Saturday Night Live fans know Chris Kattan has a knack for physical comedy — but according to the star’s new memoir, he almost lost his life to it.
In Baby Don’t Hurt Me: Stories and Scars From Saturday Night Live, Kattan details his time on the famed NBC sketch show and claims that he broke his neck during a 2001 segment, which nearly paralyzed him. The story came to light as part of an exclusive excerpt published by Variety ahead of the book’s May 7 release.
According to Kattan, the comedian behind such beloved characters as Mr. Peepers, Mango, and Doug Butabi, fell back while on an unstable chair and smashed his head into the stage while performing a sketch live. The accident led to a series of health struggles, he says, and required several surgeries.
“Even today, I still can’t open my hand wide enough to use my fingers normally on the keyboard,” Kattan writes. “The impact that my injury and subsequent surgeries had on my career was immense, but more importantly, the fallout proved to be devastating to some of the closest relationships in my life.”
Kattan told Variety he discussed the incident with SNL executive producer Lorne Michaels and producer Ken Aymong, and that Aymong promised to “take care of it.” Kattan, 48, also said Michaels recommended a doctor and NBC paid for two of the five surgeries he needed.
The Variety article states that the publication “spoke to several insiders, including staffers mentioned by Kattan in his book, who have worked closely with Kattan as part of the SNL production team and who also would have been present on set and aware of any follow-up claims. But none of them could recall Kattan’s injury, even after they made their own internal inquiries to see if anyone else remembered it.” NBC did not immediately respond to EW’s request for comment about Kattan’s account, but an insider says that if Kattan had been injured seriously, the network’s legal team and human resources would have been involved— and they weren’t.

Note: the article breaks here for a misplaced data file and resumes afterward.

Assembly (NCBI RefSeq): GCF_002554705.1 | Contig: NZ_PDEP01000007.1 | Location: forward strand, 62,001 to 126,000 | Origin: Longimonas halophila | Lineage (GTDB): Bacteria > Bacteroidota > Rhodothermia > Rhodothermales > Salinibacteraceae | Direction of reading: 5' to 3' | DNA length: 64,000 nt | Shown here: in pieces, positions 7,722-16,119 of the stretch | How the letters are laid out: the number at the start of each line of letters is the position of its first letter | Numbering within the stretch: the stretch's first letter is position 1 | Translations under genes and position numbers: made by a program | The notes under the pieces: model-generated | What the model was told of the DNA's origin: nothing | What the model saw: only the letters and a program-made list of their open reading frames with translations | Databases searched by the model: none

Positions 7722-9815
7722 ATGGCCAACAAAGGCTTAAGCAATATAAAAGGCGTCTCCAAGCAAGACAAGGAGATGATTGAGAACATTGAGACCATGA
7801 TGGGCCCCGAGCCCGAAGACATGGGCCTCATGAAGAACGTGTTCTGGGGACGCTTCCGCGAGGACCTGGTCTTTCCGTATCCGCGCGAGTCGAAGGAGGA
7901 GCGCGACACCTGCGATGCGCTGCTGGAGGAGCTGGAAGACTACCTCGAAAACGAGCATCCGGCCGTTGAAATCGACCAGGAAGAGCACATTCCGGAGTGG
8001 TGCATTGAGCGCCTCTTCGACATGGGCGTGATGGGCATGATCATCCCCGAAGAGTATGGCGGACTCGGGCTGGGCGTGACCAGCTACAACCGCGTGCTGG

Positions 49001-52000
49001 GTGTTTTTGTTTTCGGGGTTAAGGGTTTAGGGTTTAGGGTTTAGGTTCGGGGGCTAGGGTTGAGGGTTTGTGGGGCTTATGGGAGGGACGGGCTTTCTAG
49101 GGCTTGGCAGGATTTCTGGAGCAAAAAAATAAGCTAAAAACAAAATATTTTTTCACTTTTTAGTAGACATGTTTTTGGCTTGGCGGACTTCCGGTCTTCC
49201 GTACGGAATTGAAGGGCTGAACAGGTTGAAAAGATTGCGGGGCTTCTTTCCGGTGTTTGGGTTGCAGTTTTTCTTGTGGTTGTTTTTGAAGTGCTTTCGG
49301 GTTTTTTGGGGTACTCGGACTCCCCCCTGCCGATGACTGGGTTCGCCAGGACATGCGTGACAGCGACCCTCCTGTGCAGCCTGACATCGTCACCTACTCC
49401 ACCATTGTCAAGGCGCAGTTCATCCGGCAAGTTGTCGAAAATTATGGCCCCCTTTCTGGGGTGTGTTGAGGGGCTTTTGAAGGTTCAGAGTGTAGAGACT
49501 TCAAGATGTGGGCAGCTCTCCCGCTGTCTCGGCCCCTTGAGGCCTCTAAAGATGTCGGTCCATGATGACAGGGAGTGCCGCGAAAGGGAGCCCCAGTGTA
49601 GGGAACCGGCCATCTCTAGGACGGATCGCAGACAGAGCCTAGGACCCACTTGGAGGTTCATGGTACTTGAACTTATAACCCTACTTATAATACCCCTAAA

Kattan alleges that the fall happened during an MSNBC Investigates parody, which centered on a group of kids who dress up like characters from The Golden Girls. He says he was tasked with falling back in a chair that he asked the props department to replace over his own safety concerns, but his request went unanswered.
The comedian maintains that he struggled with pain and other ailments in subsequent years, but by the time he looked into workers’ compensation, he was told it was too late. Kattan departed Saturday Night Live in 2003, after seven years.
“The SNL family I was part of had stopped taking care of me, and soon I wasn’t able to pay for everything myself,” Kattan writes. “But I never really fought for myself or demanded anything. I never thought about the potential legal ramifications of what had happened to me on the set and what was happening now. I had been brought up to be responsible for myself. I wasn’t about to sue anybody. I never wanted to be that person: spending my life debilitated and fighting a network. I wanted to hide everything, pretending I was okay and in good enough shape to go out in public and be social.”
Kattan previously spoke about difficulties he faced as a result of a neck injury while competing on Dancing With the Stars in 2017 but did not directly cite his time on SNL as the cause.
As for what he hopes to gain from finally coming forward, Kattan said he needed to be relieved of his secret.
“I tried to tell the truth,” he told Variety. “It feels good to just finally say everything about it. I don’t think it really hurts anybody, it’s just something I needed to say.”
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